Filter technology: Families can watch DVDs safe in the knowledge that the scenes will be suitable for all ages
Ever sat down to watch a DVD with the family, thinking there's nothing up ahead likely to cause embarrassment or shock, only to find the stars undressing or blasting each other's brains out?
Well, help has arrived for parents caught out by moments of movie nudity, violence or swearing.
Experts have developed an electronic film filter which edits potentially offensive scenes.
The ClearPlay system uses patented technology integrated into the next generation of DVD players to skip and mute content based on seven categories that can be set to meet viewing preferences.
These are violence, blood, nudity, sex, swearing, blasphemy and offensive content.
ClearPlay bosses claim that many films - especially those that are rated 15 - lend themselves to such treatment because their rating is based on only one or two brief scenes which can be edited without spoiling the rest of the movie.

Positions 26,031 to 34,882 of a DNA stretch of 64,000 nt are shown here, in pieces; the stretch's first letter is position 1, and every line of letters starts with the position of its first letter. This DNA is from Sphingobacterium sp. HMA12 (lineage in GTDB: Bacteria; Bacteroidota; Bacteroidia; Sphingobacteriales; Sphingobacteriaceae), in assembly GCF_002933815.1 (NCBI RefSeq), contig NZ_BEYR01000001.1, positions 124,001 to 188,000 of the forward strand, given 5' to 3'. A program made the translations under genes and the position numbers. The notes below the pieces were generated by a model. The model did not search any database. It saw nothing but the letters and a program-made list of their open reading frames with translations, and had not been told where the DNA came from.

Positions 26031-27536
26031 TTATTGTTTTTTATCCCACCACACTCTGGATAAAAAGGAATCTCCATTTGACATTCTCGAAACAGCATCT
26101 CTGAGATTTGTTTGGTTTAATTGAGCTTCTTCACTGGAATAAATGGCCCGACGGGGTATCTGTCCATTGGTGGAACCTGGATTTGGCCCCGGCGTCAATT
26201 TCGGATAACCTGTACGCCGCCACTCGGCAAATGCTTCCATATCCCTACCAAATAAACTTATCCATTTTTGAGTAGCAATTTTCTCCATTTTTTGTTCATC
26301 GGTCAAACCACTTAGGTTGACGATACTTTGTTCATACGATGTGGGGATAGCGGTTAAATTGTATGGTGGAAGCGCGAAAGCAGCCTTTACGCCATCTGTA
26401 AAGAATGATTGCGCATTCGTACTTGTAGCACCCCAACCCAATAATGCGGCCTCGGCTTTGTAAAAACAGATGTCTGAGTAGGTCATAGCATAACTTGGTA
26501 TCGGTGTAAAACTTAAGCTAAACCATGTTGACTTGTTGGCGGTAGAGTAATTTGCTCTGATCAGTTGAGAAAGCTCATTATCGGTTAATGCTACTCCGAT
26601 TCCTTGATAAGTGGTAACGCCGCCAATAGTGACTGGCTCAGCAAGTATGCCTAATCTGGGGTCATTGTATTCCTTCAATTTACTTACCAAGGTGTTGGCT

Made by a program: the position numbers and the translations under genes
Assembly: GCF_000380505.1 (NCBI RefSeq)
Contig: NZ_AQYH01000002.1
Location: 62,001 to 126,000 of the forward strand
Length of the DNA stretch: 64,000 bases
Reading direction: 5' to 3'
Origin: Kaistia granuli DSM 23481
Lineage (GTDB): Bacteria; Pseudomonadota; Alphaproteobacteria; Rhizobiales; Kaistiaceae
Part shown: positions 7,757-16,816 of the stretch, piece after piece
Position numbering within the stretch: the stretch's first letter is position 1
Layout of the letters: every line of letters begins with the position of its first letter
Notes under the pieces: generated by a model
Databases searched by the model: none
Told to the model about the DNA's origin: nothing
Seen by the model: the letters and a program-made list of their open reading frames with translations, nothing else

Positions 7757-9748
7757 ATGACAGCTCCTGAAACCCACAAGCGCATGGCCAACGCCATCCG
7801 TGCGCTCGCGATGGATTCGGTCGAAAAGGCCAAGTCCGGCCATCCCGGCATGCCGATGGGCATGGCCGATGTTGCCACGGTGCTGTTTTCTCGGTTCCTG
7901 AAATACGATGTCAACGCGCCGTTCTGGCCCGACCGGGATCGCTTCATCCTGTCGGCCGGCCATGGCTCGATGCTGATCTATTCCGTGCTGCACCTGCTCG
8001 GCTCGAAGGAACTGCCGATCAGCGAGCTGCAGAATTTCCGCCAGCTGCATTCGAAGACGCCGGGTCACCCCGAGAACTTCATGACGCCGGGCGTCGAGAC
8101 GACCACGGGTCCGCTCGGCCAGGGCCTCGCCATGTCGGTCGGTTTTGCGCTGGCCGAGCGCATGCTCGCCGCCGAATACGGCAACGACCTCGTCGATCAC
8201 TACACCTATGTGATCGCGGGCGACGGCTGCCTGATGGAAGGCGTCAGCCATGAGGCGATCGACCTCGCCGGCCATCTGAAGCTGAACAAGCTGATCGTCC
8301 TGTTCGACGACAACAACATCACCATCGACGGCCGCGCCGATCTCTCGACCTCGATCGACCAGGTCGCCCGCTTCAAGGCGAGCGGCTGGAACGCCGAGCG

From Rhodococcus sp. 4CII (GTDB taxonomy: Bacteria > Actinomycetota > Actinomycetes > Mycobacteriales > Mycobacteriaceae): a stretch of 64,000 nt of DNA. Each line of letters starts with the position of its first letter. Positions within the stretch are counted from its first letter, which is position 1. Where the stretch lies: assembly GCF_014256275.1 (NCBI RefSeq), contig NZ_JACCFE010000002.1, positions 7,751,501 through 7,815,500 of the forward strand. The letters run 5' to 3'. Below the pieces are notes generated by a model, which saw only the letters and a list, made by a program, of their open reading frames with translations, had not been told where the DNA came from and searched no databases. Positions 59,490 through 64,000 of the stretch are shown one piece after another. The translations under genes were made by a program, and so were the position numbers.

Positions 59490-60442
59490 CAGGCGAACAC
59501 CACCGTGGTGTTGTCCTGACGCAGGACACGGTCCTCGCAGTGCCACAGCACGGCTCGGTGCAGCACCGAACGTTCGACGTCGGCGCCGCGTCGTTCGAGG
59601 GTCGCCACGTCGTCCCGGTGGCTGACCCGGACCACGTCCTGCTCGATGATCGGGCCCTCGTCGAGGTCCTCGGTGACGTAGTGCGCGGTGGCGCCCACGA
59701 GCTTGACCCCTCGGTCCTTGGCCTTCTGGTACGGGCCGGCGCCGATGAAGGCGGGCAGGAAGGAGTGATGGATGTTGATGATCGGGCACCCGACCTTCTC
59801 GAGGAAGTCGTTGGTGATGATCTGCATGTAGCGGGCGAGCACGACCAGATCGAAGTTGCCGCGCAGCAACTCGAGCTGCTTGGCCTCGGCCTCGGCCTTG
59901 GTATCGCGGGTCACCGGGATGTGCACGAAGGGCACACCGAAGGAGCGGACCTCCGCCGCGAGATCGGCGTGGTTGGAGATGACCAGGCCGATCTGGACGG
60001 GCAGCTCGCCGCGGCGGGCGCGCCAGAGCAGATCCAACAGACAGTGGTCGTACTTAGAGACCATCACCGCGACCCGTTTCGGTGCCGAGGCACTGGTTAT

To use the system households will have to pay about £1 a week to subscribe to an online scheme which allows filters for movies to be downloaded. Filters will be available for hundreds of films already out and will ready for new films within 48 hours of their DVD release. Players that can use Clearplay will be about the same price as current machines.
Andrew Duncan, head of Clearplay International, said: 'We know from our research that parents are concerned about inappropriate content but don't like conflicts around censorship at home. Our system effectively ends the important but tiresome debates.'
DVD players with ClearPlay technology will be on sale in the UK in July. The technology is also adaptable to video-on-demand services and ClearPlay is in talks with UK digital TV operators.
The company says the sort of films the system will work with include Love Actually, Atonement, The Matrix and Sweeney Todd. All contain scenes which ClearPlay bosses say can be edited without ruining the whole film.
The system has been developed by the same U.S. team which invented VideoPlus, the system which simplified recording of TV programmes.
ClearPlay director Skip Riddle added: 'Clearly there are some films that don't lend themselves to filtering but the vast majority do. Often the aspects of a film that give it a 15 certificate are connected with a few very short sequences.'